EQ Issue

Discussion in 'Effects [BG]' started by l1sten, Feb 18, 2010.

  1. l1sten


    Feb 18, 2010
    I have been trying to work this simple 6-band active EQ. I basically scooped the mids and I really love the tone and growl I get from it set up like that, but the punch just isn't there the same way as when I keep it flat. Does anyone have suggestions on how to keep this punch while scooping the mids?
    Freq's are: 63 / 150 / 350 / 800 / 2K / 5K

    A suggested set up for those bands is just as much appreciated as a quick fix to the problem. Thanks guys.
  2. Tim C.

    Tim C.

    Feb 4, 2010
    Sorry, that's not possible.

  3. l1sten


    Feb 18, 2010
    ohh ok :( So basically it's just a compromise? In that case, what do you like for an eq shape then, if you don't mind answering. Say, -10 to +10 db on each band.
  4. mid range = punch
  5. René_Julien


    Jun 26, 2008
    With those bands my first try would be:

    63: 0db
    150: +8db
    350: +10db
    800: 0db
    2K: 0db
    5k: +3db

    Well, I assume that would be a tone for me. :)

    Growl lives in the midrange, leave everything else flat (at zero).
    I like to boost the treble (shelving band) a bit, not too much.
  6. Tim C.

    Tim C.

    Feb 4, 2010
    That seems a little much but basically, more mids means more punch.

    Less mids means less of everything, because most of your bass's harmonic content rests on those frequencies and are typically what you actually "hear" in the context of a band mix.
  7. René_Julien


    Jun 26, 2008
    Well, I said that's how I would start off. Can always tune down.
    And I don't know which EQ pedal we are talking about. :)

    OTOH on my equipment I have the low mids pretty high like that.
    And it works for me.

    Growl and definition... to my ears.
    We are talking about abstract definitions though. ;)

    Can you have growl and punch at the same time?

    You are right that more mid-mids give more punch as what the OP is referring to.
    Growl lives in boosted low-mids.

    Every advice on EQ would always be a bit vague. Trial and error.
  8. newbold


    Sep 21, 2008
    While this approach is pretty typical, I suggest a different approach...

    63: db
    150: -6db
    350: -2db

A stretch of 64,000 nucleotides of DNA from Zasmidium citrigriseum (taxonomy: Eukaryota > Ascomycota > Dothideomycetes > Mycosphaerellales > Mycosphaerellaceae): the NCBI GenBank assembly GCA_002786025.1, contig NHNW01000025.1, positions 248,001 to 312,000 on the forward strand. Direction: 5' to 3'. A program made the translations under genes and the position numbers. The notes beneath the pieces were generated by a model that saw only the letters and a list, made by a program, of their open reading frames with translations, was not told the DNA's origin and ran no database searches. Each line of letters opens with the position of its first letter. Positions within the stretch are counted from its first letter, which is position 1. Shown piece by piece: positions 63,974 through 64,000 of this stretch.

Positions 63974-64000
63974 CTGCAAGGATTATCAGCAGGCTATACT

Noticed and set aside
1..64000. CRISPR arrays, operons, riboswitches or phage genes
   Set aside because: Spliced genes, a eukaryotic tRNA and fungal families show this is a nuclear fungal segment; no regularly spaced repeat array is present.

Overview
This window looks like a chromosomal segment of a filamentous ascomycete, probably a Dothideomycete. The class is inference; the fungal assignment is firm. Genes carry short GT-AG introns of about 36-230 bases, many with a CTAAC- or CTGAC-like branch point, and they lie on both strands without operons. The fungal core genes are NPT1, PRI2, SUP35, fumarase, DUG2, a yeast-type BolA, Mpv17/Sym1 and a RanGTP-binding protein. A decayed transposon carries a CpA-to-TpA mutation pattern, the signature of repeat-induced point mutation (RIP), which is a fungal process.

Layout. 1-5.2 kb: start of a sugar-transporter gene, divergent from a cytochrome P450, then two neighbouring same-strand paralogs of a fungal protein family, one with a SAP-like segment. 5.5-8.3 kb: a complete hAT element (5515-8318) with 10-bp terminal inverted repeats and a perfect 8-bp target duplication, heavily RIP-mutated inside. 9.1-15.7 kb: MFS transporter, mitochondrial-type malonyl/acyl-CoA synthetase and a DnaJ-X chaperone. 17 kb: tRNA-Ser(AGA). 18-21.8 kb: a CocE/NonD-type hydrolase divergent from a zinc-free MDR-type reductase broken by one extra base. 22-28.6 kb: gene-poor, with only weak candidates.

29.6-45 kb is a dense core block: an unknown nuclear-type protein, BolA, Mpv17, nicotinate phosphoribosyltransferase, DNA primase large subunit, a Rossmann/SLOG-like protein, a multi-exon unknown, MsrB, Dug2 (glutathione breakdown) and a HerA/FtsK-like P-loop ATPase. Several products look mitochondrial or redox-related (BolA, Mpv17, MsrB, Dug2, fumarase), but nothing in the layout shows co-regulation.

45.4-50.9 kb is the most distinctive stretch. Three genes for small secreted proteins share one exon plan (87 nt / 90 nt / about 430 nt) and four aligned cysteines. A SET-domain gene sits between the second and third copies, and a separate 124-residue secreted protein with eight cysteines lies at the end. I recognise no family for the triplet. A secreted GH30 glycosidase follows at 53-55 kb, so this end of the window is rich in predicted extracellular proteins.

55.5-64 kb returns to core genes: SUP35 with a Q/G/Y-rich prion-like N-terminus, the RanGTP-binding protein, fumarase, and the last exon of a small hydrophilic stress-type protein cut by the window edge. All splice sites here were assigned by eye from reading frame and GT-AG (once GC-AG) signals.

800: 0db
    2K: 0db
    5k: -3db

    and set the gain higher - so you get all the punch you lost scooping your mids.

    Boosting on EQ should really be a last resort.

    Cut out all the crap then add volume to compensate.

    You'll be stronger, more defined, and have far less noise and distortion in your line.

    Think of it this way: boosting frequencies is like trying to ram 20 people through a small door. sure it'll work but it's hard.

    Take the people that don't need to go through that door, set them aside and then make the door BIGGER and everybody can just casually walk through at the same time.

    the bigger the door the easier it is for people to run through.

    Seeing that you're just shaping tone then heavy boosting shouldn't be an issue.

    Cut out the muck then make the rest louder.

    Start doing this and you'll start doing it everywhere...and your approach to tone will change considerably.

    People always tell me how great my bass sounds and I just play a MIM JazzV. I run my amp's preamp hot enough to save me from boosting EQ. My rig sounds great because of it.
  9. Bootzilla


    May 4, 2009
    I would:

    63: -1
    150: 0db
    350: 0db
    800: -3db
    2K: -5db
    5k: -8db

    But you probably won't like it :)
  10. OilcanRacer


    May 7, 2009
    which amp and speaker cab are also a big consideration. cabs are "tunes" to certain frequencies and will have a boost in that area. they do this to fake being louder than their competition. most companies boost in the 130 to 250hz range.

    amp are similar but have more to do with their internal makings. gk amps tend to be very clean and very solid in the mids. tube amps are more mid lows and warm/muddy. combo amps can extend ranges very low and high thru simulations.

    new strings and nickle strings are brighter than others. they can give the impression of mids boosting. how long since you have shanged your strings?
  11. etoncrow

    etoncrow (aka Greg Harman, the curmudgeon with a conundrum) Supporting Member

    Can you help me with that missonaries and cannibals on a boat trying to get to the island thing? It always gets me mixed up. :bag:

    Seriously, that was a great analogy...well said.
  12. scotch

    scotch It's not rocket science!

    Nov 12, 2006
    Albany, NY USA
    Please see Profile for Endorsement disclosures
    A BIG +1!!!

    The rule of thumb with graphic eq's (I assume you're using a graphic or simple cut/boost rotary - not a parametric) is cut first- only boost a fequency as a last resort. Then, increase overall volume to compensate. You'll find your' sound faster, avoid overloading gain stages downstream and reduce the chance of strange over-eq anomalies.